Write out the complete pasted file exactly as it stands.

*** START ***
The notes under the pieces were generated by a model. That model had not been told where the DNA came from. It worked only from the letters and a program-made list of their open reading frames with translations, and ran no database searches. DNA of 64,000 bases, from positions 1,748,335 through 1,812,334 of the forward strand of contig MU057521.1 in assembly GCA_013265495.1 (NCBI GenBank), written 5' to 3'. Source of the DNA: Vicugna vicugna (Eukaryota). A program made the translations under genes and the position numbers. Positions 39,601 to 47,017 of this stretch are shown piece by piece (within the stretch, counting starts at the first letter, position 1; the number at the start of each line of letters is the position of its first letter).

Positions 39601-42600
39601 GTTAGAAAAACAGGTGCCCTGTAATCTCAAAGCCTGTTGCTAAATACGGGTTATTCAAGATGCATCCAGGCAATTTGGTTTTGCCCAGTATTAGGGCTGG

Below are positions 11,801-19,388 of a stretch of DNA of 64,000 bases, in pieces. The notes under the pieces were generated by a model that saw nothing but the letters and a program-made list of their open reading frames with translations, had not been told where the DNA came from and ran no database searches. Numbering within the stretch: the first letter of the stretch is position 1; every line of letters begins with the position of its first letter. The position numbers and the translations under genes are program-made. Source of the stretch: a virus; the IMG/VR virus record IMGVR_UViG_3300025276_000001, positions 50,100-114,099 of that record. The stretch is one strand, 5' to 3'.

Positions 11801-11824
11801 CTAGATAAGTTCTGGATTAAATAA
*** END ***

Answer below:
The notes under the pieces were generated by a model. That model had not been told where the DNA came from. It worked only from the letters and a program-made list of their open reading frames with translations, and ran no database searches. DNA of 64,000 bases, from positions 1,748,335 through 1,812,334 of the forward strand of contig MU057521.1 in assembly GCA_013265495.1 (NCBI GenBank), written 5' to 3'. Source of the DNA: Vicugna vicugna (Eukaryota). A program made the translations under genes and the position numbers. Positions 39,601 to 47,017 of this stretch are shown piece by piece (within the stretch, counting starts at the first letter, position 1; the number at the start of each line of letters is the position of its first letter).

Positions 39601-42600
39601 GTTAGAAAAACAGGTGCCCTGTAATCTCAAAGCCTGTTGCTAAATACGGGTTATTCAAGATGCATCCAGGCAATTTGGTTTTGCCCAGTATTAGGGCTGG

Below are positions 11,801-19,388 of a stretch of DNA of 64,000 bases, in pieces. The notes under the pieces were generated by a model that saw nothing but the letters and a program-made list of their open reading frames with translations, had not been told where the DNA came from and ran no database searches. Numbering within the stretch: the first letter of the stretch is position 1; every line of letters begins with the position of its first letter. The position numbers and the translations under genes are program-made. Source of the stretch: a virus; the IMG/VR virus record IMGVR_UViG_3300025276_000001, positions 50,100-114,099 of that record. The stretch is one strand, 5' to 3'.

Positions 11801-11824
11801 CTAGATAAGTTCTGGATTAAATAA